Focus Text: Luke 19.41-46
Passion and compassion are closely connected words. In fact, if one looks closely at the word compassion, he will find passion nested inside of it. Passion defined connects with love, affection, devotion, and similar emotions for some thing or some one. By definition, compassion connects with other people. As people, we may be passionate about many things, e.g., our jobs, our cars, our boats, our things! However, compassion defined involves other human beings and feelings of empathy for their condition. Jesus was passionate and compassionate. Jerusalem as a city was passionate, but as a rule, the dimension of compassion was largely deficient in that great first century city.
“Now as He [Jesus] drew near, He saw the city and wept over it [Jerusalem], saying, ‘If you had known, even you, especially in this your day, the things that make for your peace! But now they are hidden from your eyes. For days will come upon you when your enemies will build an embankment around you, surround you and close you in on every side, and level you, and your children within you, to the ground; and they will not leave in you one stone upon another, because you did not know the time of your visitation.’ Then He went into the temple and began to drive out those who bought and sold in it, saying to them, ‘It is written, “My house is a house of prayer,” but you have made it a “den of thieves.”’” (Luke 19.41-46).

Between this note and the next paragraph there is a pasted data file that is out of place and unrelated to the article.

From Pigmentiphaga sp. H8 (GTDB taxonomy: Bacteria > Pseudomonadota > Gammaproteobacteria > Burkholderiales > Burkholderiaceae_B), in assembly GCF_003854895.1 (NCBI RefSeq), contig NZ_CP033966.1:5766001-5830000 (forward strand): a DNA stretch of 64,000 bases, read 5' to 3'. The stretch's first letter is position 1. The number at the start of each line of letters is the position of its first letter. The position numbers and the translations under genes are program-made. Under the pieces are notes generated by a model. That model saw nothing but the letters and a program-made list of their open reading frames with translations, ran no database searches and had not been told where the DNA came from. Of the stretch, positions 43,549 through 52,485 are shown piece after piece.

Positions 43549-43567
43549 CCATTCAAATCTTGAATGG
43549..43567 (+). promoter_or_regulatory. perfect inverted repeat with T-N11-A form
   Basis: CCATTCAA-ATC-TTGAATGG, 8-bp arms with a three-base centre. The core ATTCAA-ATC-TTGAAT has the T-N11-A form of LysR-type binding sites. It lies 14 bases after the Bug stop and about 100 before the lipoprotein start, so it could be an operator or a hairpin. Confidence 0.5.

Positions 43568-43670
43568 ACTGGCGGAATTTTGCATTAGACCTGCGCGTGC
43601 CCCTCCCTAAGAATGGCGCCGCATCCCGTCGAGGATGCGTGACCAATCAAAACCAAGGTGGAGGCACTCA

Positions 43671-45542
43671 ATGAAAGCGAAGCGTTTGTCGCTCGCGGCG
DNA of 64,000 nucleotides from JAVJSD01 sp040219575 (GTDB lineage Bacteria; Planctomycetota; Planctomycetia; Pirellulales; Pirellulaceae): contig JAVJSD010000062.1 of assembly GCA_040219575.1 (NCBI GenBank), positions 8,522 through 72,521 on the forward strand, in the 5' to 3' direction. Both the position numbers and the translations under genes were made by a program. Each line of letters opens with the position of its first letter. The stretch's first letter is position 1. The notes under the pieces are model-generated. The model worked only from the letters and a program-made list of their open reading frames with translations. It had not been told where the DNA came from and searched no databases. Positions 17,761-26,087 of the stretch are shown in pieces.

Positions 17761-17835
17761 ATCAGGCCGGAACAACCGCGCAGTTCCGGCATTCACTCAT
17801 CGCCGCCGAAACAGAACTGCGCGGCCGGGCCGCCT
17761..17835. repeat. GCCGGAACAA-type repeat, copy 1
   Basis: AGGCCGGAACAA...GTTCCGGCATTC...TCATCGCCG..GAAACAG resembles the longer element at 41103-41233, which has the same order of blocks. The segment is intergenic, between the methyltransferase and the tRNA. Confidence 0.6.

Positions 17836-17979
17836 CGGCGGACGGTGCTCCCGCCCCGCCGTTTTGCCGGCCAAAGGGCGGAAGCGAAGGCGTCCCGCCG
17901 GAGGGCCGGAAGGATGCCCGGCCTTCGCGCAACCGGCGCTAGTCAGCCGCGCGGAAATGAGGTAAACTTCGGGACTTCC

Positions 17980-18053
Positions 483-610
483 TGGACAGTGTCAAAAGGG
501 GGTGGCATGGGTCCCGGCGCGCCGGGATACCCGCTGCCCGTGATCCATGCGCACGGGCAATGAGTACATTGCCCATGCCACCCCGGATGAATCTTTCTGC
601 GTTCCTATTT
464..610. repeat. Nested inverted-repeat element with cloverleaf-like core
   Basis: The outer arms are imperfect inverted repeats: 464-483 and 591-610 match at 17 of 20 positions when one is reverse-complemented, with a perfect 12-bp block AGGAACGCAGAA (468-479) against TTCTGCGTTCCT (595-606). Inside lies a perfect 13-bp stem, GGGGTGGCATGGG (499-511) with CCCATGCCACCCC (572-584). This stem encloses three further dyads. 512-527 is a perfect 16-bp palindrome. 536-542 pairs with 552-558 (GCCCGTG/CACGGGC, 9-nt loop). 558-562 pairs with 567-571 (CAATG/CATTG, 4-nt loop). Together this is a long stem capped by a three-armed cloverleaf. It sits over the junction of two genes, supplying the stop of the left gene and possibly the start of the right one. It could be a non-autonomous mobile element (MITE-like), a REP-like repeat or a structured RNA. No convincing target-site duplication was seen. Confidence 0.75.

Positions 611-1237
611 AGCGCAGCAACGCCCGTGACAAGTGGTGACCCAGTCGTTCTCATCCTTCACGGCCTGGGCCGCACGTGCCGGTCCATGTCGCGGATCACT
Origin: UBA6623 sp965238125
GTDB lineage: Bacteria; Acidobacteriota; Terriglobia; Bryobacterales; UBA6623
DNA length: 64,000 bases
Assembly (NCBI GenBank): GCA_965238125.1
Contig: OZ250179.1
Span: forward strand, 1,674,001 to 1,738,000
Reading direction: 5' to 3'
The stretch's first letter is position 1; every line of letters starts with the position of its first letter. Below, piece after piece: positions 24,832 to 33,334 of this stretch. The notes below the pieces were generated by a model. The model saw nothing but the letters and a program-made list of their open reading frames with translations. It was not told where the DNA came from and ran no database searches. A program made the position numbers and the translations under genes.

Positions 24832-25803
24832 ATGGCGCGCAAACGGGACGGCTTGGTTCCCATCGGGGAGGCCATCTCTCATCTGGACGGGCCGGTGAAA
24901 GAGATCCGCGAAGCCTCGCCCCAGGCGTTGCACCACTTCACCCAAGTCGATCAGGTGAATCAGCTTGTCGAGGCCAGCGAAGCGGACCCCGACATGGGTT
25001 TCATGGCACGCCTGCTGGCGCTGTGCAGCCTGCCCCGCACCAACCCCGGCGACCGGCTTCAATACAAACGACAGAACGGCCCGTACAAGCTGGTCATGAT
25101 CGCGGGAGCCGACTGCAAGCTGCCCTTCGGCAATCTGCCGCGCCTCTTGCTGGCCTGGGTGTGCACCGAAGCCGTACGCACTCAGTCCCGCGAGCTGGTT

The temple was a symbol of Jewish national pride. It was the place where the LORD had so marvelously manifested His presence during the days of Solomon (see 2 Chronicles 7.1ff). It was the place where worship on special days had been appointed, and that to the exclusion of all other places (see John 4.20-24). However, these earmarks of the nation and of the temple were temporary in nature; God had never intended that the temple be a permanent place of worship, or that the sacrificial rites performed there be permanent in nature. In pride and arrogance, Jerusalem accepted God’s blessings, but refused to heed His direction! This condition, the spiritual condition of this great city, is what caused Jesus to weep. It is obvious that our Lord was a man of great compassion.
It is equally obvious that Jerusalem was a city of great passion. Religious leaders of great zeal filled her streets; they even went so far in their zeal as to make sure that they were not accidentally tainted by even so much as unknown contact with a Gentile. They carefully bathed in a ceremonial fashion when they came in from the streets and markets lest they carry some defilement from chance association with others (see Mark 7.1-5). To say that they were not people of great passion, even “religious” passion, is to ignore the clear facts of the matter. However, it was not Jerusalem’s lack of passion that caused our Lord to weep over her; it was her lack of compassion.
We will continue these thoughts, but we would do well to note that Jesus Christ was a man of truth AND compassion! Without compassion, He could never have become our Savior!
1. Define passion.
2. Define compassion.
3. What evidence do you read in the Bible that shows the passion that dwelt within the hearts of the inhabitants of Jerusalem?
4. In today’s focus text, what is the apparent cause of Jesus’ weeping?
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